Currently, CQ has been used as first-line drug for treatment of P. vivax infection throughout the country. However, chloroquine-resistant P. vivax (CRPv) has been emerging in different parts of the world. The first report of P. vivax resistant to chloroquine was from Papua New Guinea in 1989 , 30 years after resistance to this drug was first detected in P. falciparum. In the year that followed, isolated incidents of CRPv infections were reported from Irian Jaya, Indonesia, in 1991 , West Kalimantan, Indonesia, in 1998 , India in 2000 , Vietnam in 2000, Colombia in 2001 , Papua Indonesia in 2003 , Peru in 2003 , Brazil in 2007, and Dawei, southern Myanmar in 2008.
Since P. vivax malaria is rare in most part of the African continent, reports associated with P. vivax drug resistance, particularly resistance to CQ is scanty. To the authors' knowledge, there are only three reports: one from Madagascar  and the other two from Ethiopia [17, 18]. The first report on CQ-resistant P. vivax in Ethiopia was from Debrezeit . According to this report, of 225 patients who were followed for seven days, 2% failed to respond to treatment. A very detailed study was also conducted in the same site after 11 years . In the later study, among 87 subjects involved in the study, parasitaemia re-appeared in four patients (5%) on day 28 during follow-up. The level of CQ plus its major metabolite in these subjects were above minimum effective concentration (MEC), which could confirm presence of drug resistant P. vivax parasite in the study area . Therefore, the present study was conducted to assess the current status of CRPv at Serbo, Jimma zone, southwest Ethiopia. The result of this study showed that, in three children (aged 7, 12 and 13 years), parasitaemia re-appeared within 28-days follow-up in spite of adequate drug absorption and drug level above minimum effective concentration.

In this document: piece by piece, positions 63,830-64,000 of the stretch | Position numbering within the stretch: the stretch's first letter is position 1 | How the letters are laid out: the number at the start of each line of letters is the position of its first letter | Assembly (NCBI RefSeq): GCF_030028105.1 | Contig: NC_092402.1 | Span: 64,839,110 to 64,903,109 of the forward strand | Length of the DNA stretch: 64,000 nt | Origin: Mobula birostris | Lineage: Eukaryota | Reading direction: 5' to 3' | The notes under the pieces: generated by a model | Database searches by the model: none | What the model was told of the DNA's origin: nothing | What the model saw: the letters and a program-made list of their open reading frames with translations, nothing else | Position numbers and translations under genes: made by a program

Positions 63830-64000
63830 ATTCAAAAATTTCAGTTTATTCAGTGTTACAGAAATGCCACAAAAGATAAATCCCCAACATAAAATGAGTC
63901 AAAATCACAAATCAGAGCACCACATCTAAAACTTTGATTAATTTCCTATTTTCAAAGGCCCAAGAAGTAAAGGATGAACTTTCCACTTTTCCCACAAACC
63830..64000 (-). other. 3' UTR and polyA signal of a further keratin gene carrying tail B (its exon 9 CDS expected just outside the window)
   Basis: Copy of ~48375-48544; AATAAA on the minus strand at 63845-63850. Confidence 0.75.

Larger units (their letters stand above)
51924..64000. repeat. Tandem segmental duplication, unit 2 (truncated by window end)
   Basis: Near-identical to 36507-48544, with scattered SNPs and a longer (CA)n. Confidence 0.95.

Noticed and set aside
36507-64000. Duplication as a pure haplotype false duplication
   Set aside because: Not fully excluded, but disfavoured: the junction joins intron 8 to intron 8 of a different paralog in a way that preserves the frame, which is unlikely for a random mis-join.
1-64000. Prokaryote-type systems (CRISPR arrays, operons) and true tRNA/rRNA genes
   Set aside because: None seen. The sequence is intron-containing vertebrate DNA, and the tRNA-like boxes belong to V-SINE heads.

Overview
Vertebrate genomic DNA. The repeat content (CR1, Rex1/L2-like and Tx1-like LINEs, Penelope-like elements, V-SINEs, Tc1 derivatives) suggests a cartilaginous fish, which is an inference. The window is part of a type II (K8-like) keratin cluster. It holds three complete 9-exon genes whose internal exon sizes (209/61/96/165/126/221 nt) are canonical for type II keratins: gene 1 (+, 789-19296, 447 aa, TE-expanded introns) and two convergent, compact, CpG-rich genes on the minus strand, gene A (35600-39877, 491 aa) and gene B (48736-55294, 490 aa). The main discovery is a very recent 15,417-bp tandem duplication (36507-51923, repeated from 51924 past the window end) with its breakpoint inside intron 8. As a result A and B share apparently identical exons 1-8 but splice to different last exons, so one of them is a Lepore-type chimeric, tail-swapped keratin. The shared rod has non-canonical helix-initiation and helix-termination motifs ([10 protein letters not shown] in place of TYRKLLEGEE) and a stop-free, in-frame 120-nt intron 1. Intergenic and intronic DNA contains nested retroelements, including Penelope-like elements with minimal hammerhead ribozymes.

The study was conducted in Serbo Health Center found in Serbo town, Kersa woreda, Jimma zone, 345 km southwest of Addis Ababa from October, 2007 to June, 2008 (Figure 1). The study area is located between latitudes 7°35' – 8°00'N, and between longitudes 36°46'-37°14' E, at altitudes between 1,740 – 2,660 m above sea level . It has an estimated total population of 329,629 of which 85% are dependent on agriculture, mainly growing coffee, chat, maize and fruits . The major health problem in the woreda is malaria (77%). As the six consecutive years data (2002–2007) from Serbo Health Center showed, the number of malaria cases ranged between 3,925 and 22,938, with the peak being during 2004/5. Plasmodium falciparum (60%) has been more prevalent than P. vivax (40%), although the overall trend was similar for the two species. The prevalence seems decreasing although the number of cases per year is still high. The period from September to January is considered as the peak season of malaria transmission in the area. Anopheles arabiensis is a malaria vector found in Jimma zone .